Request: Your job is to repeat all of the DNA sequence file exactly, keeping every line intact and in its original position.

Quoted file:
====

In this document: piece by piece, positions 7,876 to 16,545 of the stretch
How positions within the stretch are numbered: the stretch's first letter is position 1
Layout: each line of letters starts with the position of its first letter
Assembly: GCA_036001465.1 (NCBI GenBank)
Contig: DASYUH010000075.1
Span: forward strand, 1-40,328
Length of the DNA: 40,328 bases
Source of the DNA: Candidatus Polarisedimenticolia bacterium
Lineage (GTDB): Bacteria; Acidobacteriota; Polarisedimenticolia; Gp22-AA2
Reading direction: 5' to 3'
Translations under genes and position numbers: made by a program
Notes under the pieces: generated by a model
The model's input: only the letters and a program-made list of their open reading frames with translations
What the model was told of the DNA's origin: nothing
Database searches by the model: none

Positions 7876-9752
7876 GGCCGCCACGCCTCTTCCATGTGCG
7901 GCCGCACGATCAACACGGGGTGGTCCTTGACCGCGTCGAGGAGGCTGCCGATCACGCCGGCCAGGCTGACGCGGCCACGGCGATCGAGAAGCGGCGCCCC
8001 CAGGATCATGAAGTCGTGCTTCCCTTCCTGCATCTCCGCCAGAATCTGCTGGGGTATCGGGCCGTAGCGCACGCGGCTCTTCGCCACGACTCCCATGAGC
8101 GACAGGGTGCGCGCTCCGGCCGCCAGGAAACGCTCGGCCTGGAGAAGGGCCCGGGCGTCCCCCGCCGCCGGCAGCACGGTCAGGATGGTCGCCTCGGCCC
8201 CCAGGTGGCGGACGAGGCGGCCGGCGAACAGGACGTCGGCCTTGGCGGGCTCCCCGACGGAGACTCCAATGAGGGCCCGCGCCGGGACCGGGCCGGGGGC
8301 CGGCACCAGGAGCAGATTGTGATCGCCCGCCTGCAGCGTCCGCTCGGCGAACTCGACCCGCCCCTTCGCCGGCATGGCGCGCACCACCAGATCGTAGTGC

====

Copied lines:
In this document: piece by piece, positions 7,876 to 16,545 of the stretch
How positions within the stretch are numbered: the stretch's first letter is position 1
Layout: each line of letters starts with the position of its first letter
Assembly: GCA_036001465.1 (NCBI GenBank)
Contig: DASYUH010000075.1
Span: forward strand, 1-40,328
Length of the DNA: 40,328 bases
Source of the DNA: Candidatus Polarisedimenticolia bacterium
Lineage (GTDB): Bacteria; Acidobacteriota; Polarisedimenticolia; Gp22-AA2
Reading direction: 5' to 3'
Translations under genes and position numbers: made by a program
Notes under the pieces: generated by a model
The model's input: only the letters and a program-made list of their open reading frames with translations
What the model was told of the DNA's origin: nothing
Database searches by the model: none

Positions 7876-9752
7876 GGCCGCCACGCCTCTTCCATGTGCG
7901 GCCGCACGATCAACACGGGGTGGTCCTTGACCGCGTCGAGGAGGCTGCCGATCACGCCGGCCAGGCTGACGCGGCCACGGCGATCGAGAAGCGGCGCCCC
8001 CAGGATCATGAAGTCGTGCTTCCCTTCCTGCATCTCCGCCAGAATCTGCTGGGGTATCGGGCCGTAGCGCACGCGGCTCTTCGCCACGACTCCCATGAGC
8101 GACAGGGTGCGCGCTCCGGCCGCCAGGAAACGCTCGGCCTGGAGAAGGGCCCGGGCGTCCCCCGCCGCCGGCAGCACGGTCAGGATGGTCGCCTCGGCCC
8201 CCAGGTGGCGGACGAGGCGGCCGGCGAACAGGACGTCGGCCTTGGCGGGCTCCCCGACGGAGACTCCAATGAGGGCCCGCGCCGGGACCGGGCCGGGGGC
8301 CGGCACCAGGAGCAGATTGTGATCGCCCGCCTGCAGCGTCCGCTCGGCGAACTCGACCCGCCCCTTCGCCGGCATGGCGCGCACCACCAGATCGTAGTGC